Sunday, April 1, 2018

Expanding Some Vague Ideas

This post is in response to the comments Alexis left on my half-baked post from a few months ago.

1. My item #1 was not about point buy; it was about having an attackable pool of points associated with each ability score which were separate from HP. E.g. if you have 15 CON then you also start with 15 "CON HP". I don't think it would be good for anything at the moment; it was just the seed of an idea.

2) Ignore #2 and #3. Let me re-explain #4.

Think about stealth (and the detection of creatures who are using stealth) in your game. Let's call the person sneaking the "sneaker" and the one who is being snuck past the "target." The rough idea is that the sneaker picks a range to sneak to, and then dice are rolled to see how far out the target can perceive at this moment. If the dice come up equal or higher than the number of hexes to the sneaker, then the sneaker is perceived.

While I was thinking about your rules, I started to think about other scenarios in which a roll is made to see whether a creatue perceives something "sneaking up on them." For example:

      Suppose that that aura of a magic item fluctuates depending on its strength. Magic can only be perceived by a creature with some sort of magic-sensing ability, eg. Detect Magic. To such creatures, a weak item is perceivable from 1d3 hexes away, a medium item 1d6, and a strong item 1d6+2.

This hypothetical rule is very similar to the sneaking rules, except that it's the natural fluctuations of the magic aura which are represented by the roll of the die, rather than the fluctuation of the target's ability to perceive the sneaker. What intrigued me about it is that I can imagine other such perception rules which are dependent on having the appropriate senses: if you have tremor-sense, then maybe a creature of 100 lbs or less can be felt 1d3 hexes away, a creature 101-500 lbs can be felt 1d3+1 hexes away, a creature 501-1000 lbs can be felt 1d3+2 hexes away, and so on.

3) Let me re-explain 5. I was actually hoping to get to something like this on the podcast.

Most (all?) rules are about measuring quantities, and mandating some relationship between them.

For example, "If you have X HP and are hit for Y damage*, your HP after taking that damage is X-Y". That's an obvious rule about the application of damage to hit points. The two quantities are X and Y. (*Assuming damage reduction, resistance, etc. has been already applied, and Y is the amount of damage actually getting through to the character.)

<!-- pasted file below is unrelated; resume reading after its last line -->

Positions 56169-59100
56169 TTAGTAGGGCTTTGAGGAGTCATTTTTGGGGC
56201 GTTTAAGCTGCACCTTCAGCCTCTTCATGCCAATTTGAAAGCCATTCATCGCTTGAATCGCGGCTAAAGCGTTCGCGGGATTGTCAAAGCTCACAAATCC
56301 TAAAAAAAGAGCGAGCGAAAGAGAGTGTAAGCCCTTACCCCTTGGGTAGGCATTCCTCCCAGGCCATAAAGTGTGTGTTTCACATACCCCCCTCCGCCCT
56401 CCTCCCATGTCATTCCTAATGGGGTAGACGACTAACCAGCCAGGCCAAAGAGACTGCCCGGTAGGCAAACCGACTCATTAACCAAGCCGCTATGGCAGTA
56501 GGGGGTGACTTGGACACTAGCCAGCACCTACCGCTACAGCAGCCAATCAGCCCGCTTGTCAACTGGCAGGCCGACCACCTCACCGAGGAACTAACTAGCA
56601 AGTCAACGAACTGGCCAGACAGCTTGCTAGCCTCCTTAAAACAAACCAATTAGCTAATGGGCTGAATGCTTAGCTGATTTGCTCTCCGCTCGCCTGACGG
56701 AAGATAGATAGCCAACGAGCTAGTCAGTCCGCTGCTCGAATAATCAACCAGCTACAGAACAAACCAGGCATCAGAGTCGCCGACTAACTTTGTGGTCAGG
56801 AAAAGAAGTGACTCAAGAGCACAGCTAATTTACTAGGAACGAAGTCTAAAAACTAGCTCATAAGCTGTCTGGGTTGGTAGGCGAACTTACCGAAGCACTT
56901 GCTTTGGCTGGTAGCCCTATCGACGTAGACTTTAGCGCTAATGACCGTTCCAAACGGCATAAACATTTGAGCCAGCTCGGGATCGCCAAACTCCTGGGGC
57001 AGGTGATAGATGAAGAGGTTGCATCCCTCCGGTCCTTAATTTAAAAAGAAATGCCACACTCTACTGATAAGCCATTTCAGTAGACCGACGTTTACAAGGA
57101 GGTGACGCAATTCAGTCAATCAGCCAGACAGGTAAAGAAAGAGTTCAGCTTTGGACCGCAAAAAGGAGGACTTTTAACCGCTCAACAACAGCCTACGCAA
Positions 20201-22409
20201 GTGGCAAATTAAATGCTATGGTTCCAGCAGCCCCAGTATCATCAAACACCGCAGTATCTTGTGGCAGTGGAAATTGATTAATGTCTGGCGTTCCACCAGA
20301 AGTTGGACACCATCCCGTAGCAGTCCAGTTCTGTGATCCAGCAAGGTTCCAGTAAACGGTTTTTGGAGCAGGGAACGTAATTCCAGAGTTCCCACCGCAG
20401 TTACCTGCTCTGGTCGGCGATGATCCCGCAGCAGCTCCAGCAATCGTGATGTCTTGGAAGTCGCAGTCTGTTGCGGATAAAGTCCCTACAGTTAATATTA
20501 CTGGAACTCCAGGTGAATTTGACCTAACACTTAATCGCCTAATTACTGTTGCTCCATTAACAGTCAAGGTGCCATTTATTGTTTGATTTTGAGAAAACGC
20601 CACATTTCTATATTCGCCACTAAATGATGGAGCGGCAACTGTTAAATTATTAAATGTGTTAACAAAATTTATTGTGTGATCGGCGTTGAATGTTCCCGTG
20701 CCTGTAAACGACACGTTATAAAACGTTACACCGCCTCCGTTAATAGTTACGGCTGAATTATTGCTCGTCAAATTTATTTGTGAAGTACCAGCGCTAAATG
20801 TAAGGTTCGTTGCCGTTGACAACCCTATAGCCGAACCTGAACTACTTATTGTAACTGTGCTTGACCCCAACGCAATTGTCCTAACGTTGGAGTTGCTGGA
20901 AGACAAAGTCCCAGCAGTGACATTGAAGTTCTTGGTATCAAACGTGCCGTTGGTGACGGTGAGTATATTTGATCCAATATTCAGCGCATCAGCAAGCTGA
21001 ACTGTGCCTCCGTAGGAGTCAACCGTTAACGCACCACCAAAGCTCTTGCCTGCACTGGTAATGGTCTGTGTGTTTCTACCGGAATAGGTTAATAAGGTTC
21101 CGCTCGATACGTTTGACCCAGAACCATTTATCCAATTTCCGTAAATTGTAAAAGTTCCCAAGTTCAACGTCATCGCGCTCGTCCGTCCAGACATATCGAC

Here's another example: "If Cure Light Wounds is discharged on someone, that someone heals 1d4+4 points of damage (but will not heal beyond their maximum HP)." In this case we need to refer to the amount of healing provided, and a condition dependent on the max HP of the spell's target.

I believe that rules should be written so that every possible value for their quantities is accounted for. If the rule makes reference to an ability score as a quantity, then the rule ought to be defined for scores of 0, 1, and other values outside the typical 3-18 range** for player characters (**or 2-19 if you use typical racial effects). The core stealth rule ("compare dice roll to sneaker range") has a quantity created when the target rolls dice, and that number can be compared against the sneaker's range no matter what specific dice pool the target rolled.

That stealth rule is a good example of what I'm trying to get at here: no matter what number gets rolled on the dice, the rule can account for it. I think all rules should be like this. But some rules are not: for example, many of the bonuses and disadvantages conferred by ability scores are limited to the player-character range of 3-18. I don't like this. I'd prefer for rules to, as much as possible, be equally applicable to qualities that both PCs and NPCs share, because they are all entities co-existing in the same world.

Why do I prefer that? Because if the rules on how to lift doors, or add Str bonus to attack rolls, can be evenly applied no matter who is encountered, then the effect is that the players able to learn consistent mental models about how the game world is structured. Suppose the party is fighting a tough humanoid enemy. If the party's fighter  can tell that the foe has no fighter levels, then the bonuses on its attack rolls must either be coming from racial advantage; from a high Str; or from some other, unknown source(s).

I recognize that the outcome in the above scenario (the party is able reason about where the enemy's bonuses are coming from, even if they don't know everything) is perfectly possible under rules where ability score bonuses are only defined on the range 3-18, and so on. I just want to make sure that MY rules for ability score bonuses -- and for everything else -- take into account the values that PCs ordinarily won't obtain, but NPCs may have.

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